black midi – Cavalcade

black-midi-Cavalcade-Front_SftDSSorry, we have to debunk a few superlatives about black midi’s sophomore album. Right now!

Two years ago we labeled Schlagenheim as an unconventional post-punk record only to find a mare’s nest.  You could file their debut under the very general term of rock music but that’s about as exact as you can get. At the time it was clear that our runner-up album of 2019 was fascinating but also a unquiet search. Still the four young lads acquired a reputation that was big enough for Rough Trade to go all in on the marketing for their sophomore.

With Cavalcade under their belt black midi succeeds in being even more uncategorizable than before. We could call the record a pivotal release in the avant-prog-math-jazz-fusion-experimental rock scene. On the other hand in 2021 young people are said to be “woke” so there is no need for categories anymore. Both approaches sound absurd of course, so pick a side (or not). For now we are about to embark on the second stage of black midi’s search to… somewhere.


Cavalcade opens with lead single and also album teaser John L The opener is an ominous throat-grabber on which guitar and violin constantly tumble over each other. Between the disorder singer-guitarist Geordie Greep rises up as narrator and tells a chilling made up story about a prophetic figure named John Fifty (or L in Roman numbers) whose goal is to plunge society into utter mayhem. Although to us John L sounds exciting it is also a calling card of what back midi is about. Just like opener 953 on Schlagenheim, John L is also very abrasive and leaves no room for a breath. At moments Cavalcade however does have more moments of rest built in. First one comes directly after John L’s tumult. Marlene Dietrich even contrasts with all that we have heard before from the band and sounds like a summely late night ballad with a romantically singing Greep, hints of light bossa nova guitars, a choir and, to top it off,  strings that could have easily been ripped off one of those Charlie Parker standards. Other more or less tranquil moments on Cavalcade are Diamond Stuff, a slow burning math rocker without the complex rhythm chances and the ten minute closer Ascending Forth, that starts folkish but morphs into jazz. Although these songs are at least of decent quality it isn’t the main reason for us to put a black midi record on the platter.

That’s right, we want some loudness, or intelligent sounding loudness to be more precise. With more than a few intense guitar leads on Chondromalacia Patella the band delivers as expected. The song quickly evolves around choppy riffs combined with bursts of sax. Chondromalacia Patella is nice on its own but becomes even better when perceived as a prelude to Cavalcade’s centerpiece which is deceptively titled Slow. Slow is even more wild than John L. Firstly the band alters its pace between fast-loud sections and “not so fast”-quieter sections. Admittingly, there’s nothing special about that. Secondly, and important, it’s the fast genre changes that give this song a sublime edge. Even though no style predominates you could say that math rock meets jazz fusion. It made us wonder what black midi can become when someone like Colin Stetson was added to the line-up. Thirdly and lastly it’s technical precision that holds Slow together. In the past year or so the band has grown in that area. On Slow they rightfully show it off their skills. One other song worth mentioning is Dethroned. After a short Sonny Rollin-ish start the most rhythmic song of Cavalcade unfolds. At the half distortion is layered upon a fast paced bass that strangely enough turns Dethroned into a danceable form of avant garde-afrobeat.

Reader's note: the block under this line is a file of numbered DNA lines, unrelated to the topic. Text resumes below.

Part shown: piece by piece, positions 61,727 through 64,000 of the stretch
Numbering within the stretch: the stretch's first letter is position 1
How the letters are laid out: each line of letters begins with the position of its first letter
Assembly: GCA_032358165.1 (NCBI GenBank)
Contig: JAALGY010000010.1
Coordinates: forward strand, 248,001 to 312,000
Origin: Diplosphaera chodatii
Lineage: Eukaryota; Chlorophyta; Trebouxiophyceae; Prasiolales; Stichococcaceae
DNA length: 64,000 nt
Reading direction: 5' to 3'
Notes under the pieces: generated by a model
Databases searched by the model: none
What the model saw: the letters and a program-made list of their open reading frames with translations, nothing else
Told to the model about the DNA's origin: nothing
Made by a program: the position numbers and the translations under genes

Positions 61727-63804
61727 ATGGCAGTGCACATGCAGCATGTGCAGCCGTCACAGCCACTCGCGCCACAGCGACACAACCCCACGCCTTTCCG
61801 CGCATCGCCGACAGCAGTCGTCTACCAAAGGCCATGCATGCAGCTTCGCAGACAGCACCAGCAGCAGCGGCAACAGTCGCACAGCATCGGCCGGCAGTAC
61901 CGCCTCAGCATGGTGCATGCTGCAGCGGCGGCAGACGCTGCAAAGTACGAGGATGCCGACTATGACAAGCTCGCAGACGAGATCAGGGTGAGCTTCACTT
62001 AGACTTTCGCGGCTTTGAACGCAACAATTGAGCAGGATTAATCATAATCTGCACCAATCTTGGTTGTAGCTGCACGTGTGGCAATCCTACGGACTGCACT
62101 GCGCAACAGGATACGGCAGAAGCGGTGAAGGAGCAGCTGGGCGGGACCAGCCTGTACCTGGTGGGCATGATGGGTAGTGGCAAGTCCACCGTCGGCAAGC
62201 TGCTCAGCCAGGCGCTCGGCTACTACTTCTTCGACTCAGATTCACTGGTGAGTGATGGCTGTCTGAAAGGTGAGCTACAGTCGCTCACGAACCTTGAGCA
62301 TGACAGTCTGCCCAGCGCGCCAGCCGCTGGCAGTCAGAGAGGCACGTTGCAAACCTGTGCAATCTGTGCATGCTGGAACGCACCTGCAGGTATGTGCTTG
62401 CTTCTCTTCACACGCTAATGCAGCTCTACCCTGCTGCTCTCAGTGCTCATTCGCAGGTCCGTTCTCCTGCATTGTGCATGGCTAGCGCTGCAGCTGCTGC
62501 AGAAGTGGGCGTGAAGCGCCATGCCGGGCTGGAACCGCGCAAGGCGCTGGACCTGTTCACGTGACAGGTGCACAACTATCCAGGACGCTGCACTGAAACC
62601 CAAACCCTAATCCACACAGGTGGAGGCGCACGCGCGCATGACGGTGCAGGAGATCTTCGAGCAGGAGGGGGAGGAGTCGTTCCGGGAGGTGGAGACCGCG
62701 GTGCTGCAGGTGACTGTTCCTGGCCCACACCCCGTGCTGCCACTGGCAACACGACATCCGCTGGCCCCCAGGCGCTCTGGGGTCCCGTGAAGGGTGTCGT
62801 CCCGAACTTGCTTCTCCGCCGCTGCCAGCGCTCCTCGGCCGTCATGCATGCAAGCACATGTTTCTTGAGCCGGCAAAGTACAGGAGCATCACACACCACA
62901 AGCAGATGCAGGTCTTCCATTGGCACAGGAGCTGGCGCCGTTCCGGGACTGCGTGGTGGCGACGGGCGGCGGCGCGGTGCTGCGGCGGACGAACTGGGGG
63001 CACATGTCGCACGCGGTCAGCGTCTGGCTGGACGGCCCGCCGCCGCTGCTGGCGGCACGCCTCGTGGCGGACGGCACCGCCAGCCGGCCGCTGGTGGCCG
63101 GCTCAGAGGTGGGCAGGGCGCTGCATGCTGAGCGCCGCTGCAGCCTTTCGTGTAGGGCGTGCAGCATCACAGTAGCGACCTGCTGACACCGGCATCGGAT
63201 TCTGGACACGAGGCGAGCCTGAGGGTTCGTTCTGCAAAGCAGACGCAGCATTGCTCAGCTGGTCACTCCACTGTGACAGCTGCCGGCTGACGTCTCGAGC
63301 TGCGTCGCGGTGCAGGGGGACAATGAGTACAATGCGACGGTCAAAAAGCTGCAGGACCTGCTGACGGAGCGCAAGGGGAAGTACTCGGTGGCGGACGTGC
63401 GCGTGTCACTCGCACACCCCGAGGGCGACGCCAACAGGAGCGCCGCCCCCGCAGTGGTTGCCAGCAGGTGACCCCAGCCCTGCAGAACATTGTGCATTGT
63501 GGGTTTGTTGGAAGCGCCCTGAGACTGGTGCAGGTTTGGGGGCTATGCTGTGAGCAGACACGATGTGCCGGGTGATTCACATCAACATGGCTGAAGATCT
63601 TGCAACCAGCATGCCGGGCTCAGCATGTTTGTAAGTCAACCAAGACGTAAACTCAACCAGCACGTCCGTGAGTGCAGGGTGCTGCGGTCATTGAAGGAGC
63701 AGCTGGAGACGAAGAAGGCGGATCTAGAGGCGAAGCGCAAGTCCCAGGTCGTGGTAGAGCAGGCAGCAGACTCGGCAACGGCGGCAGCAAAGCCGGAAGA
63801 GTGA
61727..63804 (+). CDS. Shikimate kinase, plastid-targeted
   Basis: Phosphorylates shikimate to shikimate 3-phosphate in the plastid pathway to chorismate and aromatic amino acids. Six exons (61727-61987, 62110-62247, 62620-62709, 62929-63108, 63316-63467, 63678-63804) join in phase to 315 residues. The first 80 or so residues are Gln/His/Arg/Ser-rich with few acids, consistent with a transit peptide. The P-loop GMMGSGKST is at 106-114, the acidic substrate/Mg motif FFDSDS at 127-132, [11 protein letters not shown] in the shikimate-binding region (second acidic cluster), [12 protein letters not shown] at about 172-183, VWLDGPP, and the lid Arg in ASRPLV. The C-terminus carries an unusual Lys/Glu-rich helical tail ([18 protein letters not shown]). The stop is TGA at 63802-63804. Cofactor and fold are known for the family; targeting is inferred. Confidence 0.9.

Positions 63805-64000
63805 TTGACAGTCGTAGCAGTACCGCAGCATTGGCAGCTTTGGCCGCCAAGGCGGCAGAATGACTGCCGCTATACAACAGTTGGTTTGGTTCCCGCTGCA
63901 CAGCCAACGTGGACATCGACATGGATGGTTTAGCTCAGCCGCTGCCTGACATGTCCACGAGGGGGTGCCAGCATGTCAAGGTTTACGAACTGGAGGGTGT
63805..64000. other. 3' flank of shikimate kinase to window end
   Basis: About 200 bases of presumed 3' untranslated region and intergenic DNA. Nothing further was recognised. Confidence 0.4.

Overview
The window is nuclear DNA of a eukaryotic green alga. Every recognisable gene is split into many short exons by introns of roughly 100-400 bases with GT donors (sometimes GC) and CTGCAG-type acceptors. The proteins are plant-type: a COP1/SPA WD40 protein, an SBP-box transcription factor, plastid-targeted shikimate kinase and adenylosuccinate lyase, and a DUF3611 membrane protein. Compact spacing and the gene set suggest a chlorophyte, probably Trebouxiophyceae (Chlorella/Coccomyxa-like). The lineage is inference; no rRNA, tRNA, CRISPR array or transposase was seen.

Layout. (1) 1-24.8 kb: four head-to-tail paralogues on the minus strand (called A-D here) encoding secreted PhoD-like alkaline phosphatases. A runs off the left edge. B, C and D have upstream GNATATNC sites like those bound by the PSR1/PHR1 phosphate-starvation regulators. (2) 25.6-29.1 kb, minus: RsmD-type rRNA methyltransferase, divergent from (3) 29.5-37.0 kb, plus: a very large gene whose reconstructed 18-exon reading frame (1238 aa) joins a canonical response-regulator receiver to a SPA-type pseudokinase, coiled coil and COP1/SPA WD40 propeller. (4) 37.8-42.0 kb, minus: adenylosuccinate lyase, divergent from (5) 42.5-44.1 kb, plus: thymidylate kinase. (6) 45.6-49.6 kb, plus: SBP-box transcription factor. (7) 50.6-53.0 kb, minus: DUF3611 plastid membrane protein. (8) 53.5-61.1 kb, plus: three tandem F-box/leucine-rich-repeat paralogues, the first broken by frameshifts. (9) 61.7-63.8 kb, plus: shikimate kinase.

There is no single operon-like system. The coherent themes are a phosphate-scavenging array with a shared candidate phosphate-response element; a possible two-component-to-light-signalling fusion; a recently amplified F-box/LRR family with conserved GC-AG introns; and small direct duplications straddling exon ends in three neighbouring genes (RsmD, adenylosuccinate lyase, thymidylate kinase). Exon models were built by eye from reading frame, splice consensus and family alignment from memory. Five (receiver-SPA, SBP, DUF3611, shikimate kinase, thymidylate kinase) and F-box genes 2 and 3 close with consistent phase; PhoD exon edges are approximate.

It goes without saying that black midi’s follow up to Schlagenheim is an intriguing record. Whilst Greep and co. show progress we can’t say that they have found their footing just yet. As said Cavalcade is intriguing but not in a twenty first century King Crimson like fashion as other enthusiasts like to refer to. The potential is still there, segments on Slow or Dethroned are proof of that. Also the quieter songs are good works on their own but don’t bind the album together. Maybe black midi needs to crack a tough nut in the near future because on one hand there is enough creativity to be a first-class leading outfit in a still vaguely outlined genre. Or, alternatively, be an outfit that ultimately is consumed by intrepid pretentiousness.

At the end of the line we can’t imagine that 2021 will bring forth a record that is more intriguing than Cavalcade. Only time will tell if Cavalcade was solely about the journey and not destination. So, if Schlagenheim was the start of an unquiet search, Cavalcade is at least a very enjoyable (first) stopover.

Label: Rough Trade, 2021

Buy it here:


  1. John L (5:14)
  2. Marlene Dietrich (2:54)
  3. Chondromalacia Patella (4:48)
  4. Slow (5:37)
  5. Diamond Stuff (6:25)
  6. Dethroned (5:08)
  7. Hogwash and Balderdash (2:33)
  8. Ascending Forth (9:46)

Review by Wander Meulemans // 300721


One thought on “black midi – Cavalcade

  1. Pingback: Album Year List (2021) | soundsfromthedarkside

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